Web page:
Free Open Source Kills Markets
Open source, as a meme, is a successful one. It is also a confusing one because open source often means free software. I am for open source, but I am against wholesale adoption of free software because I believe it harms the health of software industry.
Free open source software devalue commercial software and poisons the marketplace. If some talented individual started giving out free Microsoft Word clone with source code, not only will Microsoft stock drop by 25%, entire word processing market will disappear. Once buys starts thinking that something should be free, there is no turning back.
One might argue that adding new features could revive markets decimated by free software. New features has leverage only during early half of a product category’s lifecycle. Word processing market is already well past the halfway point. I measure halfway point as the point where 20% of product feature set meets 80% of user’s needs. Past that point, users start caring less about new features.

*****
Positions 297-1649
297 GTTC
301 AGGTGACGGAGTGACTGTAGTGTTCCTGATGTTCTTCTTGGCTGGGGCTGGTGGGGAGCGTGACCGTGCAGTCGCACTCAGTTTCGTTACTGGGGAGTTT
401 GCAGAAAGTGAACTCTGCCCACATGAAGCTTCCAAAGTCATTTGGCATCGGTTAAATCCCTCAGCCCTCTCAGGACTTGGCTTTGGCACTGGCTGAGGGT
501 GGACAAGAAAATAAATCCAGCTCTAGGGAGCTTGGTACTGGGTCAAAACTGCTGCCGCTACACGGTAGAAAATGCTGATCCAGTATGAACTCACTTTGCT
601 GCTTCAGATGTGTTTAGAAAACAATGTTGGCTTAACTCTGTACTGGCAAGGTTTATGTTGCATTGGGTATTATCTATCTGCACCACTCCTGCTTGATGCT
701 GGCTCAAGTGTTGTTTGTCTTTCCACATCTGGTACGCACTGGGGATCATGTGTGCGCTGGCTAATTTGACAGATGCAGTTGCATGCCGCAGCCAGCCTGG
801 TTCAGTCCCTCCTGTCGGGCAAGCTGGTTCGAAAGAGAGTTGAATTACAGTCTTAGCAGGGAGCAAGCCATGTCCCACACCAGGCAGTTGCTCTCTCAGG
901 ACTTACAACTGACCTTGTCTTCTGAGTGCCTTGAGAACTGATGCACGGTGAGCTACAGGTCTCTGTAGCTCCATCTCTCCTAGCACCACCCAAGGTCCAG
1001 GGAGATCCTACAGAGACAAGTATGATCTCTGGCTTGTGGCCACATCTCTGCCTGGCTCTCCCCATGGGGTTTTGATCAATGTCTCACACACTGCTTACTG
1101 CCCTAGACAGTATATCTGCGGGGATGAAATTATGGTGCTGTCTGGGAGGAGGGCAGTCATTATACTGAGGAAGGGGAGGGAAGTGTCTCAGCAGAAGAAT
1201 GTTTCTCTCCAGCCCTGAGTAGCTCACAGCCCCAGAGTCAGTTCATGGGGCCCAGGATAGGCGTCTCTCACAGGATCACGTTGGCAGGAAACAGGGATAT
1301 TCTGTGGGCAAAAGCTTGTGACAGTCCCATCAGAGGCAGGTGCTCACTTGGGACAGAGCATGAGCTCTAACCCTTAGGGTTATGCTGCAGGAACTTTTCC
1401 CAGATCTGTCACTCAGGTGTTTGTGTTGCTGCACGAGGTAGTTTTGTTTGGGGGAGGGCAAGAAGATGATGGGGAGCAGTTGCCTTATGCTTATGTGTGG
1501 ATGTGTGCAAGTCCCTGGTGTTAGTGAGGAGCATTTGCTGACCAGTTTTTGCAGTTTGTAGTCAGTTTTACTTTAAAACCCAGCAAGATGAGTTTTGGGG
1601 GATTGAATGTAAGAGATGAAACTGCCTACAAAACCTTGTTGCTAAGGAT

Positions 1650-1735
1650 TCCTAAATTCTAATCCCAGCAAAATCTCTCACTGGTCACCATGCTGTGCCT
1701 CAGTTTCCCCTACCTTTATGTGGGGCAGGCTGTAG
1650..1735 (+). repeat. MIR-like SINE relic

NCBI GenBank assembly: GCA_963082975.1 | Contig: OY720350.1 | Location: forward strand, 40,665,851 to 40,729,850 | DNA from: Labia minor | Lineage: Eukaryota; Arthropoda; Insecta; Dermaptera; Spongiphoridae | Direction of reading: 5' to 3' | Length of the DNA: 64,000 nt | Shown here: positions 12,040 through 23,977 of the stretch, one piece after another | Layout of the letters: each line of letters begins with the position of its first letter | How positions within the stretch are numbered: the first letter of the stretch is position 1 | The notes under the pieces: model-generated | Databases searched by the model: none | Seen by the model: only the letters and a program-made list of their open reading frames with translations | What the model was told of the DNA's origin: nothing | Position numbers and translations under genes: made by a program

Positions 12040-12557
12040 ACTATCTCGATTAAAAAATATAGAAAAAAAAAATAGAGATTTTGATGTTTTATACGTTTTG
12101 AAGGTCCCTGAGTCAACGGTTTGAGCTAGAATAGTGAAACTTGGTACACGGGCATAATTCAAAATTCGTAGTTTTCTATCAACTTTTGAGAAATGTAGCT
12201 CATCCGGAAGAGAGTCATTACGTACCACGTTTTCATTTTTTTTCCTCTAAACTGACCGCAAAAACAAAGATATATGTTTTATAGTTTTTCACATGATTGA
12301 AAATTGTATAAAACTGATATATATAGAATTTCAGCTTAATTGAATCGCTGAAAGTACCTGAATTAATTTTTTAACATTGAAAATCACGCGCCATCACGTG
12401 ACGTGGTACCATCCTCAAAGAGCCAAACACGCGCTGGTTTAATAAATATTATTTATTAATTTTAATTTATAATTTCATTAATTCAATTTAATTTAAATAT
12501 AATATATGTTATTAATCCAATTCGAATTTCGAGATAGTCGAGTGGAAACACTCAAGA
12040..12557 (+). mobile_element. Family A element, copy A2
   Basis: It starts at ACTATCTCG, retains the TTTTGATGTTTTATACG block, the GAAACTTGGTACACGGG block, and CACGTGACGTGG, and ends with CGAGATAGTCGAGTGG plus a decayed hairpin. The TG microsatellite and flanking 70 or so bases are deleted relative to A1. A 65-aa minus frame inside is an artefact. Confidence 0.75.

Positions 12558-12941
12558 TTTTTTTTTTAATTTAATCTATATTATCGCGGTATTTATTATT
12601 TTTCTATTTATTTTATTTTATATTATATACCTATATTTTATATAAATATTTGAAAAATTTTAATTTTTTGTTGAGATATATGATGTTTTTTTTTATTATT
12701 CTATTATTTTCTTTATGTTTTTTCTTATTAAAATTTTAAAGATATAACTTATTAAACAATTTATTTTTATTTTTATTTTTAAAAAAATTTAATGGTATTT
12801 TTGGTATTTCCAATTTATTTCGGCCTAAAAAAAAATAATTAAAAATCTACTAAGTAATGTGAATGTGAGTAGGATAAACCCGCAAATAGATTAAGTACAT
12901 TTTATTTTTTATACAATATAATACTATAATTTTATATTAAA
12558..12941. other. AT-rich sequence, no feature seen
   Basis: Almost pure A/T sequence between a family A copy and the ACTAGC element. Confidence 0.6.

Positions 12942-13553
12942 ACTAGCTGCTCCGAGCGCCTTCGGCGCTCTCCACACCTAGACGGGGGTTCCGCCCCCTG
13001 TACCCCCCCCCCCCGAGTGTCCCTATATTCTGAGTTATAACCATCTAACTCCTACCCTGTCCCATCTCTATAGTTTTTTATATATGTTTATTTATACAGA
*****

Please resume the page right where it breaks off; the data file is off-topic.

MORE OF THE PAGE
If its possible for a talented individual working in their own time to produce a viable free alternative to a commercial product, doesn’t that offer some indicatation as the the true value of that product? If I can get a free Word clone from the net (and I can) instead of paying 100 pounds for Word, then chances are I will. If however, Word had sufficient added value in terms of reliability, ease of use, extra (useful) features, and good quality support to justify the price differential, then I might choose Word. The key issue is that the choice is mine to make. Competition, whether from Open Source or commercial products is a good thing.
If a commercial product is in competition with a cheaper commercial product, it must have sufficient added value over and above the lower cost alternative to remain competitive. Competing with Open Source is merely a more polarised example of the same issue.